Puh, yeah right.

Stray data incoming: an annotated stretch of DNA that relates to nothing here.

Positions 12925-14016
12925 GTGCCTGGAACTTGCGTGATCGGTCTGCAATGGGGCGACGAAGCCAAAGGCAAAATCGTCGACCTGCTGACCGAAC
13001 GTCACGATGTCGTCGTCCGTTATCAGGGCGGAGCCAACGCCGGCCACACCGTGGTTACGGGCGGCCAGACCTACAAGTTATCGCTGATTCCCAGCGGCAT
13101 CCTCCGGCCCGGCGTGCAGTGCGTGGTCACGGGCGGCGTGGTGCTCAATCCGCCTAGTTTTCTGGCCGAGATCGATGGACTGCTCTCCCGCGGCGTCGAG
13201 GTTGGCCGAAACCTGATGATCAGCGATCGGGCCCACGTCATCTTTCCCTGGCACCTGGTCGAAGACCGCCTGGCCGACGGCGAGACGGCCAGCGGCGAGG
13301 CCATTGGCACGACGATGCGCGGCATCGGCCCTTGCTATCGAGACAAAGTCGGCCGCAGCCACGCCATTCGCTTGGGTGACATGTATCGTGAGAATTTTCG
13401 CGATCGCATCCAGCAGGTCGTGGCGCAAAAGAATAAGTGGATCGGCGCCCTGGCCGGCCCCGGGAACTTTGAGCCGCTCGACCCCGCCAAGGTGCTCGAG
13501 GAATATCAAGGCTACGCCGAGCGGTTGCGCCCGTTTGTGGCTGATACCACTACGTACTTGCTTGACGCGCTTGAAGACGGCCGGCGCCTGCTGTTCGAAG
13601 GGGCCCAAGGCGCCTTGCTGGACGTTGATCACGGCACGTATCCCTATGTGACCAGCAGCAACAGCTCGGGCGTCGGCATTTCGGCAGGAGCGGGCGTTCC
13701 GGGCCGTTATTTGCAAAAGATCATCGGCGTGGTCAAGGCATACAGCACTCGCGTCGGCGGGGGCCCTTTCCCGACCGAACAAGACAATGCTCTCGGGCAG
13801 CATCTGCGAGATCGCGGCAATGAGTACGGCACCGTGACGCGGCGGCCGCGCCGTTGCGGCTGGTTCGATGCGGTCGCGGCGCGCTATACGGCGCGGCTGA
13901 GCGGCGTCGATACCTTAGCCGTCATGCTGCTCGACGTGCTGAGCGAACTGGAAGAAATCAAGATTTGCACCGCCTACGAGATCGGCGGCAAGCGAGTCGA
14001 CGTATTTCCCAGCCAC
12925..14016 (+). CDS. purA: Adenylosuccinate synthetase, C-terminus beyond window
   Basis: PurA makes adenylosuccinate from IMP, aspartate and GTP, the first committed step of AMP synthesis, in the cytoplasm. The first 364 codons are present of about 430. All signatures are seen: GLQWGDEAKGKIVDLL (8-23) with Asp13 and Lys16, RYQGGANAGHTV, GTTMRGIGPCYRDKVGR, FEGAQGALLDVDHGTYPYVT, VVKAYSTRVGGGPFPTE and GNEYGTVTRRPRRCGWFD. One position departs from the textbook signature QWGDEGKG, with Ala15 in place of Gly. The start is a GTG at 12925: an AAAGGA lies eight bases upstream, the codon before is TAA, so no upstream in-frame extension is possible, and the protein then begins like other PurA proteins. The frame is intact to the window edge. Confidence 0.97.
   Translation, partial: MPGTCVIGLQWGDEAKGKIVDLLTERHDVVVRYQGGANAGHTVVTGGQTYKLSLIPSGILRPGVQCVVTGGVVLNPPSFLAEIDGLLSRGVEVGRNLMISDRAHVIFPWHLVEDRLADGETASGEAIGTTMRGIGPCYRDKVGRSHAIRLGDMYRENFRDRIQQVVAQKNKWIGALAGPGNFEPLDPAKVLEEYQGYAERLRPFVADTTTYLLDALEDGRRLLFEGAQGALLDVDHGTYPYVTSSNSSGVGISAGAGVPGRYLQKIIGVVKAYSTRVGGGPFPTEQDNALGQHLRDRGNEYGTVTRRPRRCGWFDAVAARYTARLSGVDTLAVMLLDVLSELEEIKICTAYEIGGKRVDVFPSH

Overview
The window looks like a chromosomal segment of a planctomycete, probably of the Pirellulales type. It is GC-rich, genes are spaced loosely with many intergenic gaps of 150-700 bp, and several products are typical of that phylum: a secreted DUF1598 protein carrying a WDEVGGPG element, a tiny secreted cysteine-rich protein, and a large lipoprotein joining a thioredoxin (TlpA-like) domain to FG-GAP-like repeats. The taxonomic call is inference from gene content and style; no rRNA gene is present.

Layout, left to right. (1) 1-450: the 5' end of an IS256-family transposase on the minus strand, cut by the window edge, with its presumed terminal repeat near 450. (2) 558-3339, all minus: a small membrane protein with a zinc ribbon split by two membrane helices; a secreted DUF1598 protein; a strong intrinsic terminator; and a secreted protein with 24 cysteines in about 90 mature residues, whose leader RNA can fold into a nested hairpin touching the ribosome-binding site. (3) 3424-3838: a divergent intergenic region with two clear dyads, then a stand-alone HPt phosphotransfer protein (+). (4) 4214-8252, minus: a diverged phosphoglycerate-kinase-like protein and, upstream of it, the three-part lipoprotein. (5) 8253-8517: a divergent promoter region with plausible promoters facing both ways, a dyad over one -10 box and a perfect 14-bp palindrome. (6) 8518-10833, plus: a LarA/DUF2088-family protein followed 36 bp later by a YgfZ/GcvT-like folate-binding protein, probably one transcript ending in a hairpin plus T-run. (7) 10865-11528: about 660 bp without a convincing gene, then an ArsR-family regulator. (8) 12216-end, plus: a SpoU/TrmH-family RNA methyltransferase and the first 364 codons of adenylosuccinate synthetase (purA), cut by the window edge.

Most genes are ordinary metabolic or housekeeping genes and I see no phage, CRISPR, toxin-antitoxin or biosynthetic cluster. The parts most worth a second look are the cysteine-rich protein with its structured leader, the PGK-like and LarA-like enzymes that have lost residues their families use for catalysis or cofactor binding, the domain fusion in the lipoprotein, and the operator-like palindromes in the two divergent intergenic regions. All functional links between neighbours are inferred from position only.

As much as they both revealed their power-levels, and as much as both wrote endlessly about political philosophy, by virtue of being academics and publishing books at all they hid their power-levels and never wrote about political philosophy. Sometimes academics can get away with speaking in particulars as applied to the present day if they’re on the left, usually though they stick with universals, allowing the reader to infer from their premises how they might be applied to the present day, otherwise they don’t seem “objective”, “professional”. All academia at the higher levels is hiding one’s power-level in this sense. So you will probably read Rosen and think “How could anyone hide their power-level less??” — then, try to use his ways of thinking to think about contemporary politics, and you’ll get the picture of what I’m talking about. Academics could be so much better journalists than actual journalists if they didn’t have to do this.